Fighting PPD After Weaning

[Editor’s Note: Today’s guest post comes from a Warrior Mom who found hope here on the site and wants to share her story to offer struggling moms the same thing. We love our Warrior Moms who give back in this way! -Jenna]

Fighting PPD After Weaning

Hello ladies. My name is Jen, I’m 30 and from Ohio and I have recently experienced postpartum depression after weaning my son after one year of breastfeeding.

I hope my story gives hope to all my sisters who feel like they are barely holding on. I do want you to know that it does get better and you will feel like yourself again. I promise. Postpartum Progress helped me a lot. I would read and reread the stories of all the women who posted their stories. It helped me so much to know that I was not alone.

Here’s my story:

I noticed that I didn’t feel quite right when I was in labor and delivery before I had our son. I had my epidural and all of a sudden my mood dropped off. I told the nurse and my mom looked at her and asked if that normal. The nurse shook her head no.

I brushed it off thinking it was the drugs. I had Lucas. We spent two nights in the hospital, and by the second day, I thought I was going to lose it. I was anxious; I needed out of the hospital. I felt this way until my milk came in. When it did, I was calm.

I stopped breastfeeding in August 2015. In July, I noticed that I didn’t feel quite myself. I felt aggravated, on the brink of having a panic attack many times. By November I started to spiral into what seemed like a deep dark hole that I felt bound and determined to get out of by myself.

I do want to mention that I developed OCD when I was about 12. I had controlled it well up until this point in my life with prayer, exercise, and staying very active.

By December, I knew that I could not do it on my own. I experienced panic attacks that seemed to last all day. I couldn’t concentrate. I wasn’t sleeping very well, and I was barely eating. My husband was worried about me, but did not understand depression/anxiety/OCD. He felt that it was all in my head and that I needed to snap out of it.

I had to go to the doctor; just knew I had to. So I went.

I wrote my whole story down so I wouldn’t forget anything (because my short-term memory was horrible) and just sobbed in his office. I felt like a failure. Here I was in a doctor’s office telling him my deepest. darkest. thoughts. The thoughts that I was sure he was going call child protective services over as soon as I left his office. He didn’t. Thank the good Lord.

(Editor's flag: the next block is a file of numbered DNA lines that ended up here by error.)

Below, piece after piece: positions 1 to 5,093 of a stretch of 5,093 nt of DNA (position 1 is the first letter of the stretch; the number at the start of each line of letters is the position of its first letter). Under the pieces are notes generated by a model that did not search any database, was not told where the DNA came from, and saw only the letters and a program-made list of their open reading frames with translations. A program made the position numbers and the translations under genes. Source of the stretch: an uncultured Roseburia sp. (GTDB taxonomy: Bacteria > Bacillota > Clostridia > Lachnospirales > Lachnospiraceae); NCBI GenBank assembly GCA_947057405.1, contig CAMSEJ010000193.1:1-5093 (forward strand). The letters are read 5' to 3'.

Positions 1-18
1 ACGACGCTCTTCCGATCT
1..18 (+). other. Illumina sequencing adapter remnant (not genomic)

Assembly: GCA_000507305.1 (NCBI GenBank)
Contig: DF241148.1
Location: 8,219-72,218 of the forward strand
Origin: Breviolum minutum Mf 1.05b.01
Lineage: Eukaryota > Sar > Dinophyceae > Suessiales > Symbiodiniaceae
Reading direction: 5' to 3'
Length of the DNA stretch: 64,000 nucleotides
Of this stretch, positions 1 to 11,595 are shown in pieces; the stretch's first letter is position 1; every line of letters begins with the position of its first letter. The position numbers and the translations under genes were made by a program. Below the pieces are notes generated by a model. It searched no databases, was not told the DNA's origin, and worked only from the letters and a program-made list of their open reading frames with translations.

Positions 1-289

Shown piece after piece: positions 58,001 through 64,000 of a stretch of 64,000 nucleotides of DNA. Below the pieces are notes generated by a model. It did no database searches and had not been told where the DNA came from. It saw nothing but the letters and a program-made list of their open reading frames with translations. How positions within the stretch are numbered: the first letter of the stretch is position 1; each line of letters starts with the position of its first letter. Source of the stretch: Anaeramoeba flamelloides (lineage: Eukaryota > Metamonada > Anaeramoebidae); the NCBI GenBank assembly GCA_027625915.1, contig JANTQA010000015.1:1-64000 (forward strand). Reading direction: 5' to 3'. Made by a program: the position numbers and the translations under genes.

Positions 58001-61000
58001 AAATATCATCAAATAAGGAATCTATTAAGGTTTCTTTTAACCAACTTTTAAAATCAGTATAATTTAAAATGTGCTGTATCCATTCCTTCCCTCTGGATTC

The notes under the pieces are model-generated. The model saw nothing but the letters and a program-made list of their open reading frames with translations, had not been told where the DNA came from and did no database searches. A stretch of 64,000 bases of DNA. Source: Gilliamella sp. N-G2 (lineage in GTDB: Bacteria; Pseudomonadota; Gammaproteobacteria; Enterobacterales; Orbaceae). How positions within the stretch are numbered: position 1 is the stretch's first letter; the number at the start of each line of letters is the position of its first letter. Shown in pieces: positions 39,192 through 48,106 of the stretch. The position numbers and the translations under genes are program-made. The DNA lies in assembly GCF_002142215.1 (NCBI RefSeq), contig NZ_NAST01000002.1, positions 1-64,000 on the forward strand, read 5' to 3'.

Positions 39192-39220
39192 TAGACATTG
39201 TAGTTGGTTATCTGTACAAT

He gave me a prescription an SSRI. My husband and I talked about the appointment, and he saw the prescription. We had one of the biggest fights that we had ever had. He felt like anti-depressants should be the last resort. I decided not to take the meds and try counseling, a natural doctor with supplements and calming oils instead. The counseling seriously helped. I strongly recommend it, especially if you do not have someone at home who can listen and tell you that you’re not crazy.

By January, I was down 15 pounds. I was thinking about hurting myself, hurting others; I didn’t want to do this, but I could not stop thinking about it. My brain would not shut off. I had racing thoughts that would not quit. I thought I was seeing things. I thought I was hearing things. My mind would go from memory to memory, on things I haven’t thought of in years. I felt like I was in a dream.

I thought for sure I was going insane and at any moment I was going to lose it. I could not get my thoughts in a positive place; I could not snap out of it. I was not sleeping and if I could fall asleep I was up four or five times a night. I would wake up shaking with anxiety. The lack of sleep exacerbated the anxiety.

At this point, I had the blessing of my husband to start taking the anti-depressants. Of course, it was not a quick fix, it took five to kick in to where I felt a little better. I am thankful that the SSRI the doctor first prescribed worked because sometimes you have to try many medications to get the right fit. I seriously did not have time for that. I was at the point where I wanted to die.

I did go back to the doctor when I started taking the anti-depressant because I had to get something to sleep. My husband went to the doctor with me. He had to; I couldn’t drive. That was the turning point for him. The doctor was very calm and answered all of my husband’s questions. From that day forward, he was so supportive. We actually grew closer through the storm.

So, let’s talk about the anti-depressant: Yes, I had side effects at first. Dull headaches, dry mouth, nauseated. I would wake up in the morning drenched with sweat. In February, I started reading more about the gut/brain connection and decided to give up gluten and dairy; that helped a lot. I am still on the anti-depressant, but I have absolutely no side effects.